Microclimate analysis of a university campus in Norway
Journal article, Peer reviewed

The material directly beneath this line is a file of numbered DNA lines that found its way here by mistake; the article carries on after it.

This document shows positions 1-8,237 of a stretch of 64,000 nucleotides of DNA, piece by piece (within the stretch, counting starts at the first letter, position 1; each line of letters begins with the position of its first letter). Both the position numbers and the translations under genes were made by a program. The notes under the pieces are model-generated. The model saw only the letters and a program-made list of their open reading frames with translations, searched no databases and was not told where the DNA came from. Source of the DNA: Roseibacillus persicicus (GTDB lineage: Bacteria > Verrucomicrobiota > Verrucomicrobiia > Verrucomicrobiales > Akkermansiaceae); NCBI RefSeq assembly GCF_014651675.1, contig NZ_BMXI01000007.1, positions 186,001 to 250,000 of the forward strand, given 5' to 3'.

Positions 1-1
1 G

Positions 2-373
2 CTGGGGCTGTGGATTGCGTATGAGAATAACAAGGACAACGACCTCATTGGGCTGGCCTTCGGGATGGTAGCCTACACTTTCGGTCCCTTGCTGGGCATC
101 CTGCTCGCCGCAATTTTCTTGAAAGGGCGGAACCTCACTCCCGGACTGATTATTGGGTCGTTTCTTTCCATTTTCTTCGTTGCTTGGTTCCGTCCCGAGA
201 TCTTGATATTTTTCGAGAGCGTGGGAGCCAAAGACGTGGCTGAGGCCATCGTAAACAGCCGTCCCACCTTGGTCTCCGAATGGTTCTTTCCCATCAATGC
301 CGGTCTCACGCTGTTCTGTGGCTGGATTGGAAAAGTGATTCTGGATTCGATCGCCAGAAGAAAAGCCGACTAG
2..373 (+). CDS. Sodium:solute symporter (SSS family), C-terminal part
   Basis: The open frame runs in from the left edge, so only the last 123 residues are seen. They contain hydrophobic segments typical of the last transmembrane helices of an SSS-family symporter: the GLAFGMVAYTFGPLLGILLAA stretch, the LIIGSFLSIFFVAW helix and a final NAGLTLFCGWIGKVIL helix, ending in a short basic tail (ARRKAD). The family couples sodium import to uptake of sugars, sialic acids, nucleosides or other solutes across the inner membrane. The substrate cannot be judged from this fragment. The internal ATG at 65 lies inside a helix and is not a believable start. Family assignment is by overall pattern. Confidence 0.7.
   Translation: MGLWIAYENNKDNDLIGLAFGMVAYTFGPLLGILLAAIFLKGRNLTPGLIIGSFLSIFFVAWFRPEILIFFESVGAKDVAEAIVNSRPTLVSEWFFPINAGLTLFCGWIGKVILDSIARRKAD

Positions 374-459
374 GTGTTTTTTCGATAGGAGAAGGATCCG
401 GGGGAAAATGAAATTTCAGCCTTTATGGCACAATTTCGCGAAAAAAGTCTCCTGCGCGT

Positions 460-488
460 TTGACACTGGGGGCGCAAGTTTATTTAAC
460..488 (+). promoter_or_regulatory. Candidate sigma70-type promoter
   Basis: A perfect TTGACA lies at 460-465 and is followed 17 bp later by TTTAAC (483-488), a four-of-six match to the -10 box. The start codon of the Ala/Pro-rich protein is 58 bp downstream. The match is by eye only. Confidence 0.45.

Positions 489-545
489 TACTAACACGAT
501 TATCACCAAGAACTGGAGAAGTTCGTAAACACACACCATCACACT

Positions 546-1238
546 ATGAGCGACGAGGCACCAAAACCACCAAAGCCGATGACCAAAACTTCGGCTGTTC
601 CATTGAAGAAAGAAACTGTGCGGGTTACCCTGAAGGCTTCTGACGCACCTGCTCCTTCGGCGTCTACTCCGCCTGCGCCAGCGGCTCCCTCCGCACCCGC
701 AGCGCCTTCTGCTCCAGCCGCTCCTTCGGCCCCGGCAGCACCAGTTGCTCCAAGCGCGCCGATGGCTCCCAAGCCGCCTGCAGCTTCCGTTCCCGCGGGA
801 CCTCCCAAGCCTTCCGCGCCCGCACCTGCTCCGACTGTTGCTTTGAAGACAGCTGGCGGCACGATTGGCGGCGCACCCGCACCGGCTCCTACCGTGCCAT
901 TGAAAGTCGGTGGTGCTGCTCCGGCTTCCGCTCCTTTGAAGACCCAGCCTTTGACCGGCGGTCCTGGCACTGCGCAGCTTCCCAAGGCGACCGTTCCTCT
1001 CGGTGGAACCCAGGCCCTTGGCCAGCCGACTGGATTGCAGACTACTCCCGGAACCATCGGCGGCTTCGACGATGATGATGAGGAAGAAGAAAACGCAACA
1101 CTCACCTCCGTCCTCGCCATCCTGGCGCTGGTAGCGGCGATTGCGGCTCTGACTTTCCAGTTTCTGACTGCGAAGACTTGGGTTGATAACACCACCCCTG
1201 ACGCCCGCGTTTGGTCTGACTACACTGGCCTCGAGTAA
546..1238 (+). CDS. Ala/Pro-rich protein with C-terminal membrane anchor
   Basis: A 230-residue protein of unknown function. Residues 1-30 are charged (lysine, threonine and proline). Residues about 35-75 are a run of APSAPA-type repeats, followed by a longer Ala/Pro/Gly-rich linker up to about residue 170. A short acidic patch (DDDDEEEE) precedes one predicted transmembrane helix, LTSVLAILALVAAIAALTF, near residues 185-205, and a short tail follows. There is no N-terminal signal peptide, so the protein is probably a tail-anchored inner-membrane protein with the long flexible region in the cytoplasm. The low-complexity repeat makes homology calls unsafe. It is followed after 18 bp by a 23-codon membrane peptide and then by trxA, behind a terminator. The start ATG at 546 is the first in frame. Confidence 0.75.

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Climate responsive urban design that makes use of passive heating and cooling strategies and enhances pedestrian comfort is a key element to a sustainable society. Knowing the impact of different materials, building typologies and arrangements and a building's sensitivity to microclimatic conditions, the energy balance can be enhanced. This study aims to evaluate the microclimatic conditions at the campus of the Norwegian University of Science and Technology, located in Trondheim, Norway. A numerical model was used and validated with punctual measurements on site. The results for air temperature showed a considerable seasonal variation with highest spatial temperature differences in summer and lowest in winter. Regarding the analysis of the wind field, east-west passages were identified as problematic. The influence of the seasonal changing leaf area density of the vegetation had a visible but minor influence on the wind field. The calibrated model will be used for further research on the influence of new building bodies on microclimate and thus building energy demand and pedestrian comfort.